Category Short Story Collections

Dimanche and Other Stories by Irène Némirovsky: Fraternité (Brotherhood)

In Fraternité, the main protagonist, Christian Rabinovitch is an old Jewish man. Although wealthy, he is a reserved man, and his wife’s death ten years ago has affected him profoundly. His marriage had brought him a “feeling of stability and peace in and around him,” and now without his wife as his anchor, he feels […]

Dimanche and Other Stories by Irène Némirovsky: Liens Du Sang (Flesh and Blood)

In Flesh and Blood, the Demestres have a weekly family dinner every Sunday. These dinners are held at the widowed matriarch’s house, and attended by her three grown sons; Albert, Augustin, and Alain, their spouses; Sabine, Claire, and Alix, and her divorced daughter, Mariette. For their mother, Anna, these family dinners are a way to […]

Dimanche and Other Stories by Irène Némirovsky: Les Rivages Heureux (Those Happy Shores)

It’s new year’s eve, and Christiane, an elegant, radiant woman of twenty-two is out at a ball with her mother, Madame Boehmer. Christiane has a good time at the ball, for she is a woman “who views the world as a mirror in which she sees only her own image, made lovelier by the interest […]

Dimanche and Other Stories by Irène Némirovsky: Dimanche (Sunday)

Dimanche and Other Stories is a book that I have been looking forward to reading as a part of my Irène Némirovsky Year-Long project. During her lifetime Némirovsky wrote over thirty short stories, and ten of her stories are included in Persephone Book #87. Dimanche, the title story, juxtaposes a mother and a daughter’s experiences […]

London Stories: The Umbrella by Hanif Kureishi

I’ve been wanting to read Hanif Kureishi’s The Buddha of Suburbia for a while now, so I was glad to see his short story, The Umbrella included in London Stories. Roger, the narrator of The Umbrella is a father of two young sons, who has separated from his wife recently. One evening he takes his […]

London Stories: Islington by Irma Kurtz

Islington is an essay taken from Irma Kurtz’s book; Dear London: Notes from the Big City. Irma Kurtz is an internationally renowned agony aunt, who worked for Nova in the mid-1960s, a UK magazine which touched on ‘taboo subjects’ for its day. A native New Jerseyan, Kurtz had settled in London after traveling in Europe […]

London Stories: In Defence of the Underground by Doris Lessing

In Defence of the Underground took me back to my summer days in London and left me feeling nostalgic. Written in 1992, Doris Lessing’s essay is a description of a tube ride Lessing takes from Mill Lane station to Charing Cross. It’s a patchwork of her memories and observations where Lessing skillfully portrays a changing […]

London Stories: Daisy Overend by Muriel Spark

The Public Image is the first book by Muriel Spark I read. I was impressed by Spark’s story of Annabelle, a rising actress, and her husband Fredrick, a playwright who is extremely resentful of Annabelle’s success and goes onto to concoct a scandal to taint Annabelle’s public image. Although The Public Image was written almost […]

London Stories: Tigers Are Better-Looking by Jean Rhys

… You haven’t any idea how sick I am of all the phony talk about Communism – and the phony talk of the other lot too, if it comes to that. You people are exactly alike, whatever you call yourselves – Untouchable. Indispensable is the motto, and you’d pine to death if you hadn’t someone […]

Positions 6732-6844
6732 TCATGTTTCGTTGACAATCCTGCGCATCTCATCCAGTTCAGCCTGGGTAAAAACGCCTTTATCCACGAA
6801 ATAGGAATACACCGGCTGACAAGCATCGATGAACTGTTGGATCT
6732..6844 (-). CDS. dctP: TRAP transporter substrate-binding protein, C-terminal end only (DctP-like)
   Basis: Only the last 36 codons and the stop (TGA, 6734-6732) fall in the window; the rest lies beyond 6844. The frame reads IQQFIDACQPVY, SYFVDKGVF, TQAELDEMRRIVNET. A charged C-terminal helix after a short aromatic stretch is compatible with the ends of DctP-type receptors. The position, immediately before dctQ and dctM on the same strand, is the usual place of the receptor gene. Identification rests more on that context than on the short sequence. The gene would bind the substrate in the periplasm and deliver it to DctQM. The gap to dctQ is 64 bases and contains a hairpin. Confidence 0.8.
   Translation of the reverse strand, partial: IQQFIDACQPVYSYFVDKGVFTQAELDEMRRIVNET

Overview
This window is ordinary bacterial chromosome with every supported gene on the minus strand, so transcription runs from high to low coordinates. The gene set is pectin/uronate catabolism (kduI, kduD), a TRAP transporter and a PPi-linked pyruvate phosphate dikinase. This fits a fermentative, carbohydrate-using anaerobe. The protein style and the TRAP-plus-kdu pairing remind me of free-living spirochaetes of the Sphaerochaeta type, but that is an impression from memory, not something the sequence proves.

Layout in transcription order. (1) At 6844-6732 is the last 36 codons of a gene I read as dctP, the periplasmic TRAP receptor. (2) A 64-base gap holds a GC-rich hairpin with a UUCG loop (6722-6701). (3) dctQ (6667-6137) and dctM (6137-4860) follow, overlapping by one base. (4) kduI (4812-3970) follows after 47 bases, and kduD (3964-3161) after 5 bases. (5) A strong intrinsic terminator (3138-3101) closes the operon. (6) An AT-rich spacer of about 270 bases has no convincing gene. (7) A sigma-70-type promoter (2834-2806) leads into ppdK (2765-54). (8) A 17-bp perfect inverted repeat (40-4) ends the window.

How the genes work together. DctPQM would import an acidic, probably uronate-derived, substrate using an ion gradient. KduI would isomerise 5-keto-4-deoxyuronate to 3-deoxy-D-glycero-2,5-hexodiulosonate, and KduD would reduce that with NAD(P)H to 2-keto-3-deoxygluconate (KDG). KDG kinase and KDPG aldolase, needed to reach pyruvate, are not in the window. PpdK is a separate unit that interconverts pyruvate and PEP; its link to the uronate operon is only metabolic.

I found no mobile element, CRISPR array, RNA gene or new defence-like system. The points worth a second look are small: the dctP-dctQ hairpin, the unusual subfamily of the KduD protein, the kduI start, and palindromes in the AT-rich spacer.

London Stories: Coming to London by J. B. Priestley

Coming to London is J. B. Priestley’s reminiscences of his early days in London in 1920s. After working as a University Extension lecturer upon his degree completion at Cambridge, Priestly had decided to move to London to freelance. As a newly-wed with less than fifty pounds at hand, striking on his own might have been […]

London Stories: Mysterious Kôr by Elizabeth Bowen

Full moonlight drenched the city and searched it; there was not a niche left to stand in. The effect was remorseless: London looked like the moon’s capital – shallow, cratered, extinct. It was late, but not yet midnight; now the buses had stopped the polished roads and streets in this region sent for minutes together […]

London Stories: The Wall by William Sansom

The Wall describes a near-death experience of a firefighter on a night during air raids in London. At 3.00 AM in the morning, the unnamed narrator is out fighting a blaze with three of his fellow firefighters. The building is a five-storied Victorian warehouse, and it is their third job that night. They all are […]

London Stories: A Little Place Off the Edgware Road by Graham Greene

This is a very short review! I read Graham Greene’s The End of the Affair awhile back. I liked his writing, but the plot not so much – I was put off by the long talks of God – which pained me at the time because I was hoping Greene would be a good pick […]

A Forsyte Encounters the People, 1917 by John Galsworthy

A Forsyte Encounters the People, 1917 is from John Galsworthy’s novel On Forsyte ‘Change. Galsworthy who won the Nobel Prize in Literature in 1932 wrote a number of books on the Forsyte family. Even though On Forsyte ‘Change is not a part of The Forsyte Saga, it looks into the lives of older Forsytes before the […]

London Stories: The Elephant Man by Frederick Treves

I think most of you would be familiar with the story of Joseph Merrick thanks to the 1980 movie, The Elephant Man. I haven’t watched the movie, but I had a vague idea of who Joseph Merrick was before reading Dr. Frederick Treves first-hand account from the book, The Elephant Man and Other Reminiscences. For […]